Communion Of Dreams

Original 1480 binding.

Been a little while since I did a book conservation post. So let’s have some fun.

Recently I had this item come in for some minor work:  Summa contra gentiles by Thomas Aquinas, printed in Venice in 1480. That makes it an incunabula, one of the relatively rare books published before 1501 (in this case, just a quarter century or so after the Gutenberg Bible).  Even more noteworthy, this book is still in its original binding. And that binding is in remarkably good condition.

Here’s a pic of the outside of the binding:

Full front

Lovely. And an excellent example of bindings of that period. That’s the front cover, a nice very deep red (almost a dark brown to the eye) in goatskin. What I love is the way the binder used fairly simple tools to create an elaborate cover design. Here’s a detail:

Front detail

And the hardware is wonderful, too. Here’s a detail of the front clasp hardware:

Front hardware

That clasp was designed to receive a simple hook attached to a leather strap mounted on the back, here:

Rear hardware

Also, take note of the delightful small brass strip mounted on the corners:

Front corner

There’s a similar strip mounted to the bottom (called the “tail” in bookbinding) edge of the covers, near the spine of the book on both the front and rear. That protects the cover from excessive wear when the book would be resting in a lectern or something similar for reading (books in this time period were usually shelved on their side):

Rear bottom edge

Cool, eh? But the real treasure of this binding was revealed when I removed the (probably) 19th century endpapers which had been added. Under that was the original structure of the book, showing both the original boards (probably quarter-sawn oak) as well as the way the supporting strips of alum-tawed goatskin of the sewing structure was laced into those boards. Here’s an overview:

Interior full

And here’s a detail showing how the supporting strips were lain within a small channel carved into the wooden board covers, and then pinned in place using a softer wood or (in this case) other leather:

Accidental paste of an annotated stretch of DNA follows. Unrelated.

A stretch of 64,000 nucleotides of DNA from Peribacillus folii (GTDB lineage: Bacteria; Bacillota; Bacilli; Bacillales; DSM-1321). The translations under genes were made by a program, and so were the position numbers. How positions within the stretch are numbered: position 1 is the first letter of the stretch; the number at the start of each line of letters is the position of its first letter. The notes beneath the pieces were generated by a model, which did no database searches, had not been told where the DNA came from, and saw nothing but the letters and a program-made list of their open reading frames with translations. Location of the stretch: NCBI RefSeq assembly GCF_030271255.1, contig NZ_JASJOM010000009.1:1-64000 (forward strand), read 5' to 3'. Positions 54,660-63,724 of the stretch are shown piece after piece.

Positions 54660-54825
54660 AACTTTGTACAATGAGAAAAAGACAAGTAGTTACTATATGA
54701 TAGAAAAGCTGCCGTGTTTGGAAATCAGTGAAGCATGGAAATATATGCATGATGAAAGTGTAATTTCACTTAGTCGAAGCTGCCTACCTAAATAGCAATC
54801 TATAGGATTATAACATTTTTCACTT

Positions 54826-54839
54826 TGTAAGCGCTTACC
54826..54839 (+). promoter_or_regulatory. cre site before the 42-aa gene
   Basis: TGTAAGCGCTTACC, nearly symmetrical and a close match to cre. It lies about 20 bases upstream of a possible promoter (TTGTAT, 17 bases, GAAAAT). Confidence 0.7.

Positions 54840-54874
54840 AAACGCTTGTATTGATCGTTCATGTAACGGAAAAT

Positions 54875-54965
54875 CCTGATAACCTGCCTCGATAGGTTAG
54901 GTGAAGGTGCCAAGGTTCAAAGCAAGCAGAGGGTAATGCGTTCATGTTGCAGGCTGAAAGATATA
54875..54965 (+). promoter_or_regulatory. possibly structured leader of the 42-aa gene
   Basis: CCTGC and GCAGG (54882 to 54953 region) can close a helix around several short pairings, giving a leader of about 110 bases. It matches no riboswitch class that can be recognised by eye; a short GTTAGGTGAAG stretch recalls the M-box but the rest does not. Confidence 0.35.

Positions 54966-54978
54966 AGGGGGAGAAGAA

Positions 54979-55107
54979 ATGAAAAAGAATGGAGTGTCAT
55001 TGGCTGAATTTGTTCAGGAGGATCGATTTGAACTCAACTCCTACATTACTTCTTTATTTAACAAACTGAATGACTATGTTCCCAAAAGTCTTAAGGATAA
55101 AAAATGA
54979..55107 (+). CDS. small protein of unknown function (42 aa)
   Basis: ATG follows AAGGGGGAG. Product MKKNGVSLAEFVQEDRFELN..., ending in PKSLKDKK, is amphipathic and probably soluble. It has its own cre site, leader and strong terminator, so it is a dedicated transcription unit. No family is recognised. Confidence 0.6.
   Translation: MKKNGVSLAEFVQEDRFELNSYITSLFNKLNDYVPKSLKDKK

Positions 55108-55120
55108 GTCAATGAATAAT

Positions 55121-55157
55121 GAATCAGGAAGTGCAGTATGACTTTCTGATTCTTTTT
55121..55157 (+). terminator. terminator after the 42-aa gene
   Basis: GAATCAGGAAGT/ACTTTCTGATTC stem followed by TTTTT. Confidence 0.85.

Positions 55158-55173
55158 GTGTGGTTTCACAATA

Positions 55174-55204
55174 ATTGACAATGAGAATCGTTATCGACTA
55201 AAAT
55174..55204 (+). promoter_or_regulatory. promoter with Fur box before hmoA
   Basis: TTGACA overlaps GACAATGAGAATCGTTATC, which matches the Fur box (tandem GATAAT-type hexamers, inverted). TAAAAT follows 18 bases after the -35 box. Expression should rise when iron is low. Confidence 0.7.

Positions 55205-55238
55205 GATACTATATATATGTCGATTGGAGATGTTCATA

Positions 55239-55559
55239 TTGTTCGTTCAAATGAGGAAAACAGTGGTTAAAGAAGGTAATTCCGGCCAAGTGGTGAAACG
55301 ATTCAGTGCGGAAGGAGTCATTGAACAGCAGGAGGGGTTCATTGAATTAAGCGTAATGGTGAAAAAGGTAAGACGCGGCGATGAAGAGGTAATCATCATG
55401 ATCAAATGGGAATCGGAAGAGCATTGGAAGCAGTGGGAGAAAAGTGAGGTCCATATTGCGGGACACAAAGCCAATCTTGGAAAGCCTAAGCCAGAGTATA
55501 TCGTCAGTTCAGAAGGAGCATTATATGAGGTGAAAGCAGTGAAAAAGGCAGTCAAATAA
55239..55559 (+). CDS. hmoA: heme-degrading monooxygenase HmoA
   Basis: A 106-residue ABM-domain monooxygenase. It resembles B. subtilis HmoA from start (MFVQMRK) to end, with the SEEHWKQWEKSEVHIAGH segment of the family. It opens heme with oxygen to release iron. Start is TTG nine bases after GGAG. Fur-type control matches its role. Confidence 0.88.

Interior mounting

But equally cool is a detail shot showing the simplicity of how the leather cover comes around the corner of the board:

Interior board detail

Lastly, here’s a little detail from one sheet inside:

Interior vellum

It’s a little hard to tell what it is you’re seeing there, so let me explain. The darker strip is the outside edge of a piece of vellum which has been adhered to the spine of the text block. This was added *before* the supporting strips of alum-tawed goatskin were laced into the wooden covers, and just serves to help protect the exposed sewing thread.

So, there you have it: a perfect example of late 15th century binding. Just like all the history books (and book conservation training) says it should be, but exposed by me today for the first time in probably 200 years or so.

Fun stuff. Have I mentioned recently how cool my job is?


Jim Downey


4 Comments so far
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This is very cool! I just finished making my first two books with wood boards – one of them a girdle book, and now I am semi-obsessed with wooden boards. I’d love to see the sewing structure and grooves on the other side of the board, but I don’t suggest tearing the cover off to look. 😉

Whats the text block like page wise and condition? Ahhh the days of linen paper were a bookbinders dream. 😉

Comment by Sara Andrews

Hey Sara – it’s a little hard to see in the images, but it’s very clearly constructed in just the way most sources show as typical: the alum-tawed pig strips go through a beveled channel to the outside of the boards, then down through a hole and across to the other hole. They were then pegged in place and cut flush on the outside.

The sewing is a classic double-flexible binding, where the thread comes out of the text block, goes between the strips of pigskin, then goes around (and under) both strips before going back into the text block and to the next sewing station.

Hope that helps!


PS: for practice, micro-laminated plywood makes a good substitute for quarter-sawn boards. Most good craft/hobby places should have it available in different thicknesses, and you can always make a sandwich of two or more boards.

Comment by James Downey

Thank you, Jim, for your lovely blog. Passionate and enthusiastic.

Comment by Alla Barabtarlo

Thanks, Alla!

Comment by James Downey

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